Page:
Inaccurate Testimony in Indiana – NHN Responds

When the Indiana Association of Home Educators (IAHE) heard that damaging testimony about homeschool freedom in their state had been given during a meeting of the Indiana Advisory Committee to the US Commission on Civil Rights on February 17, 2016, they became alarmed.  The topic for the meeting was, “Indiana School to Prison Pipeline”.  Several participants discussed the “lack” of governmental control over homeschooling in Indiana because apparently public school principals have been marking expelled students as “transferred to home schooling” when in reality they are not being homeschooled and appear to be “lost”.

IAHE obtained a copy of the hearing from the US Commission on Civil Rights to read the statements made.  They are concerned by the call of some of those participating in the meeting for the Indiana Legislature to begin “regulating” homeschooling in the state.  After reading the minutes of the meeting it became clear that most in attendance do not understand that responsible parents CHOOSE to homeschool their children.  Further, it appears that some in the Indiana public school system seem to be taking advantage of the homeschool freedom that Hoosiers enjoy and simply “dump” their burdensome public school students by “transferring them to home schooling” in their records.  IAHE has responded to the issues raised on their blog and will be attending future meetings to correct the misconceptions of home schooling in Indiana.

IAHE notified NHN that testimony was given by a committee member, Ms. Leslie Hiner (Friedman Foundation), who incorrectly stated there is a “homeschool expert” in Nevada to whom the public schools refer expelled students for counseling about homeschooling.  She also said the homeschool community and the public school system are in “partnership” on the issue of advising parents of expelled students. While it may have been Ms. Hiner’s intent to be helpful, her statements were filled with assumptions and incorrect information.  Although NV school districts may refer parents of expelled students to NHN or a homeschool group in the local community, the goal of NHN (and most homeschool groups) would be to educate parents on the responsibility that comes with CHOOSING to homeschool a child and to help these parents decide if homeschooling is a suitable option for their child.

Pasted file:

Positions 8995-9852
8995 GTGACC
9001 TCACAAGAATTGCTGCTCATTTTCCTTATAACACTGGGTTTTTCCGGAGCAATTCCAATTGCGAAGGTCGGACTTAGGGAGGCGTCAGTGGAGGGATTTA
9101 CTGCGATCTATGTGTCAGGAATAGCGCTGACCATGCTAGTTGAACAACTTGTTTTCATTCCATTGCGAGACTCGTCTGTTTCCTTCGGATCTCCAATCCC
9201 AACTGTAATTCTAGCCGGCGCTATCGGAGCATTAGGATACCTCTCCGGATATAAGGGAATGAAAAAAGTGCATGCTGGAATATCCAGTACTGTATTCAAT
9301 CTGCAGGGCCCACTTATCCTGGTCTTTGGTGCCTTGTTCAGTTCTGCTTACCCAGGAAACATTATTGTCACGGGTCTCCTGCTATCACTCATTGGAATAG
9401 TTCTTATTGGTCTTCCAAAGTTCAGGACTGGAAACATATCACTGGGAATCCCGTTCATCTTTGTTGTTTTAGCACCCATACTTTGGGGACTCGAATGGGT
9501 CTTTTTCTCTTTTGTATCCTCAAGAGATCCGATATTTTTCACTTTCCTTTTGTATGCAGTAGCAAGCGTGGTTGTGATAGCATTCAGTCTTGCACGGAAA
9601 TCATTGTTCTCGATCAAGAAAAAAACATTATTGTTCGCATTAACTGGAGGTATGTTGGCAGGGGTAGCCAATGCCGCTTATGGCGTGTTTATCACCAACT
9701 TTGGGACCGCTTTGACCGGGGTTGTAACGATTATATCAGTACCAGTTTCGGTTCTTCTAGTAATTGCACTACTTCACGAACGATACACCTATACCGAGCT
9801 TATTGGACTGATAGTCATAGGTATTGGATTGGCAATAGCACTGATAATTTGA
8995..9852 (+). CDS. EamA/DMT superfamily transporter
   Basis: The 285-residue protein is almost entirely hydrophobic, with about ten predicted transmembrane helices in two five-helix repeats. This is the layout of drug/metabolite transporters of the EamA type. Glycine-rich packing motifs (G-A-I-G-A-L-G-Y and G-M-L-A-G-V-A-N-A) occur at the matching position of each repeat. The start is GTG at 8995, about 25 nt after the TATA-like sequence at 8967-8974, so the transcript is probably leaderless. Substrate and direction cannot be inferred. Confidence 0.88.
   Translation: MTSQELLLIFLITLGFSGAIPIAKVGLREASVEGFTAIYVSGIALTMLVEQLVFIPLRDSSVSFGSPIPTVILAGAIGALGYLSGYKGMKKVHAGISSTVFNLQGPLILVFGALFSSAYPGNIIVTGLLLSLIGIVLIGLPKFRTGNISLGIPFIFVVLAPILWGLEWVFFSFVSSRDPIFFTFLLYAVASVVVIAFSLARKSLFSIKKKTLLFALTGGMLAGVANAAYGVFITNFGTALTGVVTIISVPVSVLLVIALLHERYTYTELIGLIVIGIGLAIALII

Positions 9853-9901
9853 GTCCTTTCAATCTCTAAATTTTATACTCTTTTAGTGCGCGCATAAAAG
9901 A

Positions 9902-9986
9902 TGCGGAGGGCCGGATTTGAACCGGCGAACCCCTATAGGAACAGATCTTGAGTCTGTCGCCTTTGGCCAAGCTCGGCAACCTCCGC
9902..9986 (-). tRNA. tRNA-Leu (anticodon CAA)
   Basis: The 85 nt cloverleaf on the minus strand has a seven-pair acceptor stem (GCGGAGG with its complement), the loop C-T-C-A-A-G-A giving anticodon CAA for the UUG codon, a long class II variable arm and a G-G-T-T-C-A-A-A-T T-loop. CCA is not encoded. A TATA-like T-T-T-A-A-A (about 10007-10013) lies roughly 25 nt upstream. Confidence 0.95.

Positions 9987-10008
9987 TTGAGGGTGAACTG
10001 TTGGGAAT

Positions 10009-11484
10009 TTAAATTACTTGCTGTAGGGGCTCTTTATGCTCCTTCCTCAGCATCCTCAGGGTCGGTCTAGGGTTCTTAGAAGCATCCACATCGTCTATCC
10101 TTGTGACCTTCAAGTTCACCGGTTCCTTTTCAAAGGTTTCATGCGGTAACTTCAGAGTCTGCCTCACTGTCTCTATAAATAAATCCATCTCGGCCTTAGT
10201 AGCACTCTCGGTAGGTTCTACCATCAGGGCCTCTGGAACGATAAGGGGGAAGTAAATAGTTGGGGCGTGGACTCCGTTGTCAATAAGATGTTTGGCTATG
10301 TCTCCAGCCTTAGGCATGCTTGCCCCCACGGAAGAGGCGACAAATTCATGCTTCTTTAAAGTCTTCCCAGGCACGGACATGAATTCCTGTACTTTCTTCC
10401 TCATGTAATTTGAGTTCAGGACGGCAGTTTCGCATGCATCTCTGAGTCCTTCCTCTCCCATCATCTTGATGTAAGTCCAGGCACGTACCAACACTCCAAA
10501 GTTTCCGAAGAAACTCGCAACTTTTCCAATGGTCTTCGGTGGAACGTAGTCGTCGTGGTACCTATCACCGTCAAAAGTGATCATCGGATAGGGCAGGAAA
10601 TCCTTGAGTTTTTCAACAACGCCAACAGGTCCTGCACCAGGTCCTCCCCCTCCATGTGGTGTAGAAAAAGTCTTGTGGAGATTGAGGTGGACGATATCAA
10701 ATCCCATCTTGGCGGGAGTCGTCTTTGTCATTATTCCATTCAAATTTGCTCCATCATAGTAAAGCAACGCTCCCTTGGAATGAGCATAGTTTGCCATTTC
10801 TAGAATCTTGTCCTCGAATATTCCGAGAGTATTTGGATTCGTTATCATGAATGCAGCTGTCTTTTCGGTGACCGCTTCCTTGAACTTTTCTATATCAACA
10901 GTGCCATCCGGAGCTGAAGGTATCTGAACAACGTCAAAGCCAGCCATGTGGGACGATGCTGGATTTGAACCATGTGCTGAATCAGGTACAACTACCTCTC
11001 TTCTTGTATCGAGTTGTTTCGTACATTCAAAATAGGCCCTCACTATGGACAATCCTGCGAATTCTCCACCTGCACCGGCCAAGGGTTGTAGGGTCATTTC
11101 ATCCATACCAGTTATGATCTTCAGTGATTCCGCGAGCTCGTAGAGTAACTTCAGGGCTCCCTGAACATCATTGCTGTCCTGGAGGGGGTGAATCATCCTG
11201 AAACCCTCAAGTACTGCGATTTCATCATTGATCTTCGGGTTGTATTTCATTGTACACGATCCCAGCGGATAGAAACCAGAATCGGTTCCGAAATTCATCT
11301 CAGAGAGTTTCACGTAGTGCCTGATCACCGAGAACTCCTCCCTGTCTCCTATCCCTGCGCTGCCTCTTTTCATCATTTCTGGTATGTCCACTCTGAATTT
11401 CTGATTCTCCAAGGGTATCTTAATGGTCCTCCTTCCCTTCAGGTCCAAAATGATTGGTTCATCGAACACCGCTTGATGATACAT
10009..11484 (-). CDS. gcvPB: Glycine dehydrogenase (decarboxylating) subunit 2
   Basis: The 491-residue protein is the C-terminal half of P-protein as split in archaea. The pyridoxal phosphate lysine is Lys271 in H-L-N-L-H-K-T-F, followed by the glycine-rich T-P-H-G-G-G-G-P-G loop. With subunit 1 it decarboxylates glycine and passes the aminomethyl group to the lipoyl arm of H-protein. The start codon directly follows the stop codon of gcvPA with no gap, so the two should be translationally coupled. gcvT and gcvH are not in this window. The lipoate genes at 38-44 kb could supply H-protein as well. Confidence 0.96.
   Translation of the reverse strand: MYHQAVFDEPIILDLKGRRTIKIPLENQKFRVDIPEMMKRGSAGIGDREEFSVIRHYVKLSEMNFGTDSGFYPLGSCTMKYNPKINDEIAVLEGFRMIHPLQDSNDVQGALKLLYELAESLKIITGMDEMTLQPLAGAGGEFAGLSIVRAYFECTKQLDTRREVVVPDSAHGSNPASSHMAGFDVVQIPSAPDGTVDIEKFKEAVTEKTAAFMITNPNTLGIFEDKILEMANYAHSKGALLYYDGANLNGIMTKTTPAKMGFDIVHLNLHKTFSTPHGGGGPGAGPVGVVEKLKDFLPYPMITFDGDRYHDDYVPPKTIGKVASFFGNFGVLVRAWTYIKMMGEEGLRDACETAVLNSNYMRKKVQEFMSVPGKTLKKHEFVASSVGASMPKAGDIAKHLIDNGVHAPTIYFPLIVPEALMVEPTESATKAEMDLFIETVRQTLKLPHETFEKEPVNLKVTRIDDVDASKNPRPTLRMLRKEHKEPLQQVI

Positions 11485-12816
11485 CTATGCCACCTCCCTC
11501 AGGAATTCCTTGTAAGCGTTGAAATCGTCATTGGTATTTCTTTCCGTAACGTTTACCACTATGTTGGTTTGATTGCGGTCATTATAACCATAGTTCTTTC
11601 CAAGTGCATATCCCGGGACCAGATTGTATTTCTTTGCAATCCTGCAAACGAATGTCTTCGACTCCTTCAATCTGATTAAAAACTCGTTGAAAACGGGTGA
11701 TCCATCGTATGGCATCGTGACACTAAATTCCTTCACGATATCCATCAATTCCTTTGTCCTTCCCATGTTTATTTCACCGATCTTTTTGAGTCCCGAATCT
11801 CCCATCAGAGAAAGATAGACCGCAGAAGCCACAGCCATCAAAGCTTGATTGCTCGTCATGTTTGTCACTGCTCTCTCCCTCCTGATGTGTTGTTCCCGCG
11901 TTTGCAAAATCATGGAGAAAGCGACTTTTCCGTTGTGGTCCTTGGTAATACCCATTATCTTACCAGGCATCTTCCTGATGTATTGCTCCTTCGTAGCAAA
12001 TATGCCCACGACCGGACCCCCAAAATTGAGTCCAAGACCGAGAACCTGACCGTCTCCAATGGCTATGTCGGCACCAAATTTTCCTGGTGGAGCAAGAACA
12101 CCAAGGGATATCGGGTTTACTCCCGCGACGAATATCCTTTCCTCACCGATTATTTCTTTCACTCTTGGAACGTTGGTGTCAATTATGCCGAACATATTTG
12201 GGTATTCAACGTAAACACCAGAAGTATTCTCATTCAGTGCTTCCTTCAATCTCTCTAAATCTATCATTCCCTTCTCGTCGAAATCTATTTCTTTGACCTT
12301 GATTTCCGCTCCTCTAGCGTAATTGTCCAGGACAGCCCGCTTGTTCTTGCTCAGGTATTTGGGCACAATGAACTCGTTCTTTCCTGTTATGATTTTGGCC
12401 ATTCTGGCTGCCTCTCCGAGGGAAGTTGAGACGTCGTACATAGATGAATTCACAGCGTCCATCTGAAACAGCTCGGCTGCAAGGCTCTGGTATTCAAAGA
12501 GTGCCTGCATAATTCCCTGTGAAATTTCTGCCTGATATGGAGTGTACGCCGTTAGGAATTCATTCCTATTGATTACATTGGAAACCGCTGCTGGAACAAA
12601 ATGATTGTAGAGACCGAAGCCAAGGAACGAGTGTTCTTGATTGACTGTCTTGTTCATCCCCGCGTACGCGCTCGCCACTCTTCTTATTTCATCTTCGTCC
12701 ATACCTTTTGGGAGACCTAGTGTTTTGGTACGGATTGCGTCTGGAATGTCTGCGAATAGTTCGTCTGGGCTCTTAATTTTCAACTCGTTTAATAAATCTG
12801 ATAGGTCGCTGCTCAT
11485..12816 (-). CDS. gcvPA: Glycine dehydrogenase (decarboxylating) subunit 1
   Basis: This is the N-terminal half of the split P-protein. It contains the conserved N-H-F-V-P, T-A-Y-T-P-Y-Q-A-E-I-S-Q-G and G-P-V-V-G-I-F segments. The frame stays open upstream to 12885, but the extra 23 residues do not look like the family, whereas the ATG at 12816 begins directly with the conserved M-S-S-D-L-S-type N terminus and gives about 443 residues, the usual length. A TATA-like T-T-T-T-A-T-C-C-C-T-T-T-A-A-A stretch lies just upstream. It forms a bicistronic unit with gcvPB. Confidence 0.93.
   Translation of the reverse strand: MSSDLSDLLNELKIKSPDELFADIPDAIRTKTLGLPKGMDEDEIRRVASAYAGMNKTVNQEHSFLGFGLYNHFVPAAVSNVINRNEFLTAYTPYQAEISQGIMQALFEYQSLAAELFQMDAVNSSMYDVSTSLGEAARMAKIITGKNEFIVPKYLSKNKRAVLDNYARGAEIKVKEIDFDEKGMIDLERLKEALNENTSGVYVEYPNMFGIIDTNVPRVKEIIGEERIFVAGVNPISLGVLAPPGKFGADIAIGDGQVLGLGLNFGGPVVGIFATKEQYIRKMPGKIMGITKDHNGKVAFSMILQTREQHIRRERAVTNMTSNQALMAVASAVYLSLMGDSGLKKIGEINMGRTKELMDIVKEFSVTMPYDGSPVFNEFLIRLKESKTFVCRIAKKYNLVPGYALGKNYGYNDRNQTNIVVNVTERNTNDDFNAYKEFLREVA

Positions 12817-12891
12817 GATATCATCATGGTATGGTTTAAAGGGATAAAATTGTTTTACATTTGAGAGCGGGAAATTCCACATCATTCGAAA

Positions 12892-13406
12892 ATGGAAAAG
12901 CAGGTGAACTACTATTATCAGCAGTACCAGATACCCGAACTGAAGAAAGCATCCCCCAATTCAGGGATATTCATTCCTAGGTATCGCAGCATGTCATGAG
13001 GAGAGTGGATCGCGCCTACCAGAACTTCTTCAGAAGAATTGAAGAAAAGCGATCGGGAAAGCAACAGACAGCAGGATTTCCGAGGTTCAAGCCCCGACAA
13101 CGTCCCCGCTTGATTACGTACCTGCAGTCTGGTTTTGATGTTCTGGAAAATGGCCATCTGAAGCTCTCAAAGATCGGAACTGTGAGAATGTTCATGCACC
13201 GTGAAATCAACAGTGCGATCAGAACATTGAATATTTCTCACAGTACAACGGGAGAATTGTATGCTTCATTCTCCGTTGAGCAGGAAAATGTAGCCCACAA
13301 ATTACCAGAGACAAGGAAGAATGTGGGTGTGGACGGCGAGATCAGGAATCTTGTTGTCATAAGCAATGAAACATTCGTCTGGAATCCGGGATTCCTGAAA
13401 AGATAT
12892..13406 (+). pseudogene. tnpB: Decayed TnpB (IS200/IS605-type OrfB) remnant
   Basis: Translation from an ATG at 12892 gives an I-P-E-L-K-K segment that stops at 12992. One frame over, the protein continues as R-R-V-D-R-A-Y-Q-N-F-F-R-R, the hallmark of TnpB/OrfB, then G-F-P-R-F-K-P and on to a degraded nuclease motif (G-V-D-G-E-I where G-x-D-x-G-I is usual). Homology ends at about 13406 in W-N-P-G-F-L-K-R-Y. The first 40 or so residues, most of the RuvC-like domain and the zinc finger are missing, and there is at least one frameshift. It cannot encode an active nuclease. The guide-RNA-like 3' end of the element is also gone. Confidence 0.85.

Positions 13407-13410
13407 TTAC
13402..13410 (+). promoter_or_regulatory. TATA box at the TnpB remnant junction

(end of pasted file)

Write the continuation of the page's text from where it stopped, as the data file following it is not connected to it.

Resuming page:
NHN submitted a letter of response (2016. NHN response to Indiana Advisory Comm. testimony) for IAHE to use to clarify how we assist these parents in finding the best educational option for their child.  We also submitted that letter directly to the committee for the record.  IAHE Action’s School to Prison Pipeline Response – Part 5 includes Ms. Hiner’s comments and NHN’s refutation of her comments.

NHN actually dealt with many of the problems, discussed in the Indiana hearing, over 10 years ago here in Nevada. Prior to 2005, the only option available to parents of expelled students was to enroll the child in a private school or to homeschool them.  But for many of those parents, neither option was practical. So NHN worked with NV charter schools and the NV-DOE during the 2005 NV Legislative Session to find more options for these families.  SB 367 (see “As Enrolled”) opened up charter schools (both brick & mortar and virtual), as well as public school independent study and distance education options to these students under certain circumstances.

Homeschooling is an education option that is appropriate for some families and the right to homeschool without government oversight is a liberty that NHN has advocated for since 2002.  NHN is grateful for an excellent network of state homeschool associations as we work together to protect homeschool freedom in all 50 states.

ESA program considerations

SB 302 – Educational Savings Account (ESA) Bill

Considerable discussion has commenced over the summer on the new ESA Bill – SB 302. The State Treasurer has been charged by the Legislature as the “governing body” over implementation of this new “School Choice” program. To date, two workshops have been held by the Treasurer’s Office as they write regulations for the program.